By Amy French, AUVSI Freelance Editor
Challenges with pricing may be slowing their spread, but drones have become an increasingly pervasive component of telecom tower inspections since AT&T began using the technology just a few years ago.
“We do thousands of tower inspections with drones every year now,” said Art Pregler, head of AT&T’s drone program, which launched in 2015. “They have been adopted, accepted, and they are now part of business as usual.”
AT&T gave drones in telecom a drumroll in 2016 when it completed tower-inspection trials with DJI’s Aspire 1 and hailed wins in terms of greater accuracy and efficiency, less environmental disruption and – most importantly – safety.
Cell towers typically run from 60 feet to 350 feet tall, and broadcast towers can be up to 2,000 feet. Manual climbs are notoriously dangerous.
Drones loaded with imaging equipment can eliminate the need for some climbs, as well as providing a way to check towers before climbs that are necessary, noted Chris Mallon, chairman of the National Association of Tower Erectors’ UAS Committee. For those reasons, he said, NATE favors the technology and is working to craft industrywide protocols for its use.
However, Mallon said, drones aren’t catching on as quickly as NATE would like.
“I think it will evolve, but it’s not evolving as fast as people thought it would, and that is mostly because of resistance by the tower owners, basically, because the drone people tend to be charging more,” he said. “They’re like, ‘Why should I pay $2,000 for a drone when I can pay $1,500 for the guys to climb.”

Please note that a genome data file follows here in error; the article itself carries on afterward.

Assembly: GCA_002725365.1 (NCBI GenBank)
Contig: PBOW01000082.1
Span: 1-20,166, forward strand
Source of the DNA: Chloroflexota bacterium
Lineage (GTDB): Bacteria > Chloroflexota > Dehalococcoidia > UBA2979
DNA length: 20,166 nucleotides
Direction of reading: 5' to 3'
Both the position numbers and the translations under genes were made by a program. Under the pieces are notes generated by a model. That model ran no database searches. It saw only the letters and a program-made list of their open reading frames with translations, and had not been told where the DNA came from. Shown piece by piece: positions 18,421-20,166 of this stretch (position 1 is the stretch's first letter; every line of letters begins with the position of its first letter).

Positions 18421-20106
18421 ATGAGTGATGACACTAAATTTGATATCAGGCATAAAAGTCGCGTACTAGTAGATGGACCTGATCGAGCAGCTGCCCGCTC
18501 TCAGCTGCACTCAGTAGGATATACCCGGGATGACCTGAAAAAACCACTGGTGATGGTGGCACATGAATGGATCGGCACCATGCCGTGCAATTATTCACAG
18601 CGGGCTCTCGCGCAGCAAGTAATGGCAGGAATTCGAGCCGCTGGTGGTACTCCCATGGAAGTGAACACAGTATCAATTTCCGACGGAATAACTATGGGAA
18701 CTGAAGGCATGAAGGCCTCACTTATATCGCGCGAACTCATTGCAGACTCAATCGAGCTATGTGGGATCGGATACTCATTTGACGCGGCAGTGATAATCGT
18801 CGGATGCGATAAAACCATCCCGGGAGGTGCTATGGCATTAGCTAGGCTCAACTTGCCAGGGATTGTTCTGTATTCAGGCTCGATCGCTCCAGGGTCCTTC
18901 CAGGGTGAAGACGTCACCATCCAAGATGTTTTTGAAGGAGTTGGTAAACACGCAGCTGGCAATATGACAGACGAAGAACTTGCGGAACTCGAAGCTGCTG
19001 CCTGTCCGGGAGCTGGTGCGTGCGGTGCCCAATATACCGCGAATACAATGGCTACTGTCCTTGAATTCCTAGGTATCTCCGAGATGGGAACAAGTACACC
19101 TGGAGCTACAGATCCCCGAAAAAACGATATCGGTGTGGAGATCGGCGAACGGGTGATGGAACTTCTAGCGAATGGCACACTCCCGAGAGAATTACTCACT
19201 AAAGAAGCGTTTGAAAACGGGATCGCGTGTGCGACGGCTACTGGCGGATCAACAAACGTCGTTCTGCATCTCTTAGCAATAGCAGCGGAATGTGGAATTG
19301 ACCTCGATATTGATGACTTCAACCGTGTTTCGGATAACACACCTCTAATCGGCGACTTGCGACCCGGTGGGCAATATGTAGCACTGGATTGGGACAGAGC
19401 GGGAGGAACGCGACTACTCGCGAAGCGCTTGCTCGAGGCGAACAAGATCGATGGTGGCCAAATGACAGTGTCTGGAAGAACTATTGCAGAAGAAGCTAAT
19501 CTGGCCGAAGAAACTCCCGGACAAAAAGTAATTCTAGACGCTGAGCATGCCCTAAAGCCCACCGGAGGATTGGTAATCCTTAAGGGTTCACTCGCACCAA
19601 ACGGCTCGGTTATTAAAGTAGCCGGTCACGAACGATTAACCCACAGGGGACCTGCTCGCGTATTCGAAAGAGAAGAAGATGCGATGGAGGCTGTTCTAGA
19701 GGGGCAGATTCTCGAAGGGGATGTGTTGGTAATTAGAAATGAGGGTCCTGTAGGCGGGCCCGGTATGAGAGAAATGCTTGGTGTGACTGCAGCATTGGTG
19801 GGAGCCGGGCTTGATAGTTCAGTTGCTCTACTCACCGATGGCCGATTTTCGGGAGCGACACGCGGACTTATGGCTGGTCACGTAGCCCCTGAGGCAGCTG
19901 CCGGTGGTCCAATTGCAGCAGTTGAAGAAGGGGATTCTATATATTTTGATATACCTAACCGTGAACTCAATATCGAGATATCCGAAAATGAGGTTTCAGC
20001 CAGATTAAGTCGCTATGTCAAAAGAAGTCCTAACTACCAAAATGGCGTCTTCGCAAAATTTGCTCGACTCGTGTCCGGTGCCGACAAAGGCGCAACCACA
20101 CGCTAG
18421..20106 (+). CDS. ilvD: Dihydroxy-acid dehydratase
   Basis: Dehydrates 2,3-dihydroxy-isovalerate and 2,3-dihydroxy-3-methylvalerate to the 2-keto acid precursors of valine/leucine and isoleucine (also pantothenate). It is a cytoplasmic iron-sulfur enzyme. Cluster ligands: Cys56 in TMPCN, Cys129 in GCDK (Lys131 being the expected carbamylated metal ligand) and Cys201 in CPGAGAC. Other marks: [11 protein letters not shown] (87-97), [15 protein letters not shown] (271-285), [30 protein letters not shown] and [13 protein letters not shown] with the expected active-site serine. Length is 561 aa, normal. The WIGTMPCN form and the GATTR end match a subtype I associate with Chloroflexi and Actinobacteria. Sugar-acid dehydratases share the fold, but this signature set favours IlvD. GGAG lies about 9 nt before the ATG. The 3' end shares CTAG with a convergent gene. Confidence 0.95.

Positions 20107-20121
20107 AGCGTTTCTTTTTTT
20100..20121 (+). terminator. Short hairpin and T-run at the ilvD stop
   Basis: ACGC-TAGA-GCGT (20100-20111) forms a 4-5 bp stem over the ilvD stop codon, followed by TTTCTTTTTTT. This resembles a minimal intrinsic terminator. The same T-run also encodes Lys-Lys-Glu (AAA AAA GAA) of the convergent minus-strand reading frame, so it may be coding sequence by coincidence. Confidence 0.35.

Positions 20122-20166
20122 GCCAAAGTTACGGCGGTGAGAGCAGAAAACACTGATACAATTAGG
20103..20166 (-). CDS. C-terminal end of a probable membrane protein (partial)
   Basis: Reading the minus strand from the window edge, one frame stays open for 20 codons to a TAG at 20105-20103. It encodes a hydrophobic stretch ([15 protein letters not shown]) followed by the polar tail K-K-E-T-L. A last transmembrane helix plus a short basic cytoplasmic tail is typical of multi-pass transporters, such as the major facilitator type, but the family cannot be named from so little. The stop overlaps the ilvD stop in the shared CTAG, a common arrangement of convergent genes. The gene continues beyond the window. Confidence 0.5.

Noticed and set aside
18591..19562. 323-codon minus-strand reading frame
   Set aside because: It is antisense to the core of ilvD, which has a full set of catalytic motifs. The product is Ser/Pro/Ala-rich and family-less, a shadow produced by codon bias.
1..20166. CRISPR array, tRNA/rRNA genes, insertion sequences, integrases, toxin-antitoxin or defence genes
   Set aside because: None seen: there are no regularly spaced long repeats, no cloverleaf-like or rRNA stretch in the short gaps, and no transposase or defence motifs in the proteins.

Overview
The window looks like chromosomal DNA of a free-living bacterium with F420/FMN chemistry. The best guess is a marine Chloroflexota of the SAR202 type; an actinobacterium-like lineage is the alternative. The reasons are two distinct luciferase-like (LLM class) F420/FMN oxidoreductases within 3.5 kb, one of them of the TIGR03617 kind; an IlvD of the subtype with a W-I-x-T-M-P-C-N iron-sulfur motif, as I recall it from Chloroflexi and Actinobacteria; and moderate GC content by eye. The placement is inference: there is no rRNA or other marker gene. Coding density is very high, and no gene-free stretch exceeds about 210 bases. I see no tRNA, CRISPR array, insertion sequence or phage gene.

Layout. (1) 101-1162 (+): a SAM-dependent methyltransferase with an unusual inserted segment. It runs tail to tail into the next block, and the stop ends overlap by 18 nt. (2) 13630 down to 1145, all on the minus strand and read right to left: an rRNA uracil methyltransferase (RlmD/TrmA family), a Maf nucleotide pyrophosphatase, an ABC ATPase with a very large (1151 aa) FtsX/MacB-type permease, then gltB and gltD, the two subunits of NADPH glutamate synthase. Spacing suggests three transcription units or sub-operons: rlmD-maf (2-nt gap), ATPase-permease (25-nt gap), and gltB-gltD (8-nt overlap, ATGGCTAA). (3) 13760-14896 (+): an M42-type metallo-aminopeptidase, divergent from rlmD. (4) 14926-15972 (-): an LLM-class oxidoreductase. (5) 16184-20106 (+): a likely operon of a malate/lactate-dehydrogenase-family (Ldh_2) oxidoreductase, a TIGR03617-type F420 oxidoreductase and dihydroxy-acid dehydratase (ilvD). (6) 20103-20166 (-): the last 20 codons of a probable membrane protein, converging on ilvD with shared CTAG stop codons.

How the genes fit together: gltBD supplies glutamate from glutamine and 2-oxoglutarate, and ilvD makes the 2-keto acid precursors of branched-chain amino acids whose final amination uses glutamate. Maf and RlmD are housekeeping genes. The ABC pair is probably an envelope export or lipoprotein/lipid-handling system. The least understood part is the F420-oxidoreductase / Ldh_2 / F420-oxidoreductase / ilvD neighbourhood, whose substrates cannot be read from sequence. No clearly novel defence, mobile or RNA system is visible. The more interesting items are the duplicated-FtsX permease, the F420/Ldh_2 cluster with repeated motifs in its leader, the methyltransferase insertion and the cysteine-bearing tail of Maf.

Pregler agreed that tower owners and maintenance crews sometimes see drones as an unnecessary expense, given that climbers can perform inspections, including hands-on tasks, and drones can’t perform repairs. Price disparities grow, he noted, if a tower crew doesn’t include a drone operator and would have to call one in.
“The challenge with adoption is the very competitive cost of doing it the traditional way with tower climbers,” Pregler said, adding that AT&T generally lets contractors decide whether to use drones for inspections. “If we’re looking for rust and connectors that are not right, that’s great for a visual-only inspection. But if we need to torque a bolt … right now, the drones don’t do that.”
What drones can do, however, has expanded dramatically since 2016, and advances are likely to continue. For example, DJI spokesman Michael Oldenburg noted, the company’s Matrice line has capabilities well beyond those of the Inspire from AT&T’s trials – and beyond what humans can do.
For starters, drones with RTK (Real Time Kinematic) technology can fly closer to towers without electromagnetic signals disrupting on-board compasses. Other advances include the ability to carry two cameras – making it possible in one trip to capture, say, a zoomed-in photo of a serial number, as well as thermal images of a tower. Using photogrammetry, it’s possible to translate multiple photos into a 3-D model, or digital twin, of a tower for precise examination. And advances in automation enable more complex sequences of tasks to be programmed in advance, leaving less room for human error during a flight.
Such advances heighten precision, which translates to clearer communication for tower users, Pregler noted, but they don’t necessarily bring down costs.
“There are still advantages to the manual approach, and there are advantages to using drones,” he said. “I wouldn’t say drones are replacing human inspectors; I’d say they’re augmenting them. And we’re doing that where it makes sense.”
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